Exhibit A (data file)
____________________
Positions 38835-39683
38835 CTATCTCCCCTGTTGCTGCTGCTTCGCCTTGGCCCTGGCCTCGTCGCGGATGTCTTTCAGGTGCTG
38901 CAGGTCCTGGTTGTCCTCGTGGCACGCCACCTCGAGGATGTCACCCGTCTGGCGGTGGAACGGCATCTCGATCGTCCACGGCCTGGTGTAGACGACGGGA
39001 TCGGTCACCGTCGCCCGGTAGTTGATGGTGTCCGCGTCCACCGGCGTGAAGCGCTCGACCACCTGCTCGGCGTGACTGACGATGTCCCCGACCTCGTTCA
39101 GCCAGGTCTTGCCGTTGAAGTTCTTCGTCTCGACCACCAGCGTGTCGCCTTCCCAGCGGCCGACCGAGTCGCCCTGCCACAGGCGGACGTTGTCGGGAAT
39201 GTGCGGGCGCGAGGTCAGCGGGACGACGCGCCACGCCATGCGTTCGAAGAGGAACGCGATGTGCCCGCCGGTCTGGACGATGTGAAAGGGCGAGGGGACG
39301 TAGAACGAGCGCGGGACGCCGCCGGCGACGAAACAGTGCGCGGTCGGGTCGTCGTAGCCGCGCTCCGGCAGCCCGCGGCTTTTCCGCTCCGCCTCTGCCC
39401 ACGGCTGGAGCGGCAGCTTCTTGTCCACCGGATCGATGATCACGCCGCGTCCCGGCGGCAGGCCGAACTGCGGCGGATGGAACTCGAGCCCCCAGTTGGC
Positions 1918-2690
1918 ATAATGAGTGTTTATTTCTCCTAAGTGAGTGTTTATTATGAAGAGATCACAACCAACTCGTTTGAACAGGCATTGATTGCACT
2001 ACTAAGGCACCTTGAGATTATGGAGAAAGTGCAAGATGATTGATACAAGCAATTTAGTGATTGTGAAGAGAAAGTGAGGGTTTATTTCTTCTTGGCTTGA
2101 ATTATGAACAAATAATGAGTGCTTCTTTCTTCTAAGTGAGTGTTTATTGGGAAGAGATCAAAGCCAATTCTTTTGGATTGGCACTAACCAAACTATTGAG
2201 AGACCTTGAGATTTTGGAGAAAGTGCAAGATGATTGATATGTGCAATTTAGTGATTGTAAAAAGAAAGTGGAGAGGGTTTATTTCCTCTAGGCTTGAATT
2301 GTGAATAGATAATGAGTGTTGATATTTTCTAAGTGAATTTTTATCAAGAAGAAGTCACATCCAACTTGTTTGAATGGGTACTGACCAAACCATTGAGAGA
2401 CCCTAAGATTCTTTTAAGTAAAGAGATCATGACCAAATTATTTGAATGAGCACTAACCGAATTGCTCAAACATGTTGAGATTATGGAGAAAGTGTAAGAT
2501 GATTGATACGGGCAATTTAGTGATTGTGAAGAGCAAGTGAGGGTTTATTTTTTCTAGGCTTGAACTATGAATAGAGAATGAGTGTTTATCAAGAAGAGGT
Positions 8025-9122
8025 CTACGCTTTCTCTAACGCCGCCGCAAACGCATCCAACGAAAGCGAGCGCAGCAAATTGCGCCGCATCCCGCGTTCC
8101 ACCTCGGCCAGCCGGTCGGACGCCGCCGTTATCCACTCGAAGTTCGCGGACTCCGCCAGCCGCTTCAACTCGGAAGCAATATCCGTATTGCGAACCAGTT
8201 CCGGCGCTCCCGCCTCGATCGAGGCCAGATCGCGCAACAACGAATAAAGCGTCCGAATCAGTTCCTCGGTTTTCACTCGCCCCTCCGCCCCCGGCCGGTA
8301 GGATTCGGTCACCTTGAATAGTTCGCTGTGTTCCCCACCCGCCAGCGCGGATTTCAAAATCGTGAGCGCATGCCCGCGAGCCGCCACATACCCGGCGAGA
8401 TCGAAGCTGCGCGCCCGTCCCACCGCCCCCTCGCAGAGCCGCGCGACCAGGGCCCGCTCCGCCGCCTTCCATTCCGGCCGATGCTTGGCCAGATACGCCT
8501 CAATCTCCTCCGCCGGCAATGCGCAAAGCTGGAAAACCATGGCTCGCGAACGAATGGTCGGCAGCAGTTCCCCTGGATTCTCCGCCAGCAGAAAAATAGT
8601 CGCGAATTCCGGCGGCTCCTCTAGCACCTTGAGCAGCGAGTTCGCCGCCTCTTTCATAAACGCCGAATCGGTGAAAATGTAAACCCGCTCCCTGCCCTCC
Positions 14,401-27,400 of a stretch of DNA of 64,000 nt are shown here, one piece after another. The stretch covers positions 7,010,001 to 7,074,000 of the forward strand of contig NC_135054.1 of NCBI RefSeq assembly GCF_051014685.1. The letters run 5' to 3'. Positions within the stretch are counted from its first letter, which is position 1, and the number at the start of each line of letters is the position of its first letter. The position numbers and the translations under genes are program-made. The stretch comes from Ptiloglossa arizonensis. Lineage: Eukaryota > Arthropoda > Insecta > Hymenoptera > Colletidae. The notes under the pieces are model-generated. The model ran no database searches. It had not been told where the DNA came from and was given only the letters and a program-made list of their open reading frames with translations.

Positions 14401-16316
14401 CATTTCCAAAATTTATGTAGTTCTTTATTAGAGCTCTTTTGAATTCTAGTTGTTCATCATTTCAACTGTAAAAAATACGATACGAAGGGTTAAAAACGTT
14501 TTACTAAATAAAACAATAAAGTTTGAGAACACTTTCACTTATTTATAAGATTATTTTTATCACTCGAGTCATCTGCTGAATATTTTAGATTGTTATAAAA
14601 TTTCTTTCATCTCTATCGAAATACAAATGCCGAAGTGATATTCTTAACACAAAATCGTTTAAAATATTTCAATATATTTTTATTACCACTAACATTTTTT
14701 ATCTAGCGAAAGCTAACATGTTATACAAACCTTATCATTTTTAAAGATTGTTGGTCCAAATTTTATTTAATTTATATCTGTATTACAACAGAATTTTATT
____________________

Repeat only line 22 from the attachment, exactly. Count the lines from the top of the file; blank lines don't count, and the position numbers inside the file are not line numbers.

8401 TCGAAGCTGCGCGCCCGTCCCACCGCCCCCTCGCAGAGCCGCGCGACCAGGGCCCGCTCCGCCGCCTTCCATTCCGGCCGATGCTTGGCCAGATACGCCT